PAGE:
McCurry, 63, is one of an increasingly rare breed. He’s still sent to some of the most dangerous and newsworthy locations in the world to capture a particular moment in time. An engrossing new book about his career,Steve McCurry Untold: The Stories Behind the Photographs (to be published by Phaidon Press on September 3), contains photo series, essays, journals, and assignment letters fromTime, National Geographic, and, yes, even one from Newsweek granting permission to shoot a story about refugees in Pakistan. Now magazines and newspapers are more likely to cut their photo staffs (as was the case at theChicago Sun-Times this May) than to groom the next generation of McCurrys. But, as McCurry says, a photographer’s duty is to adapt to a changing landscape.
Here, he allows the attention to turn to a rare subject: himself. McCurry shares withNewsweek his thoughts on the ubiquity of iPhone photography, his advice for photojournalists of the future, and some of the most haunting images he’s ever seen. Read more here
Phaidon Press have contacted me and asked that I let you know about a new Steve McCurry book they have just published called “Iconic Photographs” this is large format and by the look of it expensive but almost certainly a beautiful book with outstanding images. Here are some bits of information about the book and Steve McCurry
About the book
Through an instantly recognizable aesthetic, an innate eye for colour, and his remarkable ability to capture the fundamental essence of his subject, Steve McCurry has carved a reputation as one of the most outstanding photographers of our time.The unique quality of McCurry’s work lies in his skill in combining the intimacy of the immediate moment with a spectacular and arresting vision of the world – his photographs are at once both naturalistic and otherworldly. The Iconic Photographs collates McCurry’s very finest images – capturing scenes from far-flung corners of India, Southeast Asia and the Middle East – that transport the viewer to distant lands and witness the humour, tragedy, deprivation and courage of his subjects.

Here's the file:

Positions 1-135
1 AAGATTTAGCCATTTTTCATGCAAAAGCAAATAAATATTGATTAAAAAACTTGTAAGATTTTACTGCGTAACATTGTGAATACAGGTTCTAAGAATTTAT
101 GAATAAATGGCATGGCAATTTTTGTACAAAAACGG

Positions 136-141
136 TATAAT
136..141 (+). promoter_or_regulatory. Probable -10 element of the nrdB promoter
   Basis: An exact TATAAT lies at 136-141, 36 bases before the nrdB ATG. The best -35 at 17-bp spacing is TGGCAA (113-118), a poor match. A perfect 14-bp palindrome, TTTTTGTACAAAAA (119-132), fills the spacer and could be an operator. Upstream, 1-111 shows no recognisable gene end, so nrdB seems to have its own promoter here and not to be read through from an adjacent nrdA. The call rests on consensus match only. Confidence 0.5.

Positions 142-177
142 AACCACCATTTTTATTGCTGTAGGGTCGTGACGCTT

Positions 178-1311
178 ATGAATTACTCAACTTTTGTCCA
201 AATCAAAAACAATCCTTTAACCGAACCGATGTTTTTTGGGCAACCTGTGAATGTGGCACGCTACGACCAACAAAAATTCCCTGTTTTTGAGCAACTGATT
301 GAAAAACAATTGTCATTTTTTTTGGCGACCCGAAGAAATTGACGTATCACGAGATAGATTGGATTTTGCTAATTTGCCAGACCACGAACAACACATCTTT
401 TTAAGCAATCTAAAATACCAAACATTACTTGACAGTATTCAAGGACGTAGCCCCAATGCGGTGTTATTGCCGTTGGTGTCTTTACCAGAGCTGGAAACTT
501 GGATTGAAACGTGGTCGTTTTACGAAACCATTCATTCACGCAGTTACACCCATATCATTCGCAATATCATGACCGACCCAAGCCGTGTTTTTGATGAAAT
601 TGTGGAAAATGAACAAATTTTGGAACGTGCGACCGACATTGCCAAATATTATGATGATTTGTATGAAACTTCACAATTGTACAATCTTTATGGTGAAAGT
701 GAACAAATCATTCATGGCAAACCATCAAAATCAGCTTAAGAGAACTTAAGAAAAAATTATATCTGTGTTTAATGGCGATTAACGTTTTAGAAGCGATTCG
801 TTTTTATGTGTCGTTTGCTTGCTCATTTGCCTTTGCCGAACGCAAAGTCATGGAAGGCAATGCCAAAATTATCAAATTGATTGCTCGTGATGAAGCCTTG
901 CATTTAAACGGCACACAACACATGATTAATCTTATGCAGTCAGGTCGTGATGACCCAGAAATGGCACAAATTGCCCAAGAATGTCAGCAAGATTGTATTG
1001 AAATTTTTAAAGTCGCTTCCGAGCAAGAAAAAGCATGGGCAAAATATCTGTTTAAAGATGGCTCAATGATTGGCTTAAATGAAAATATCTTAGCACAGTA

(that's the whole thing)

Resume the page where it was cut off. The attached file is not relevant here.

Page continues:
These pictures provide a glimpse into the everyday lives of normal people around the world. The acts of praying, sleeping, laughing, fishing, cleaning and sheltering – all the vagaries of human life – are elevated in poignantly beautiful stills; while stunning landscapes immerse the viewer in blazing sunsets, torrential rains, and dusty arid days. McCurry’s most famous portraits of serene monks, bearded elders, excitable school children and the striking ‘Afghan Girl’, are reproduced life-size so that the viewer can meet them eye-to-eye.
The Iconic Photographs transcends lifetimes and cultures, chronicling urban hustle and bustle, agricultural toil and the peaceful isolation of the wilderness in an unforgettable collection that spans an exceptional career.
Steve McCurry (b.1950) launched his career as a photojournalist when, disguised in native garb, he crossed the Pakistan border into Afghanistan thirty years ago. His remarkable coverage won him the Robert Capa Gold Medal, which is awarded to photographers who exhibit exceptional courage and enterprise. Famous also for his work in Southeast Asia, McCurry’s photographs are beautiful, uplifting and affecting. McCurry is a regular contributor to many international journals including National Geographic magazine. He is a member of Magnum Photos.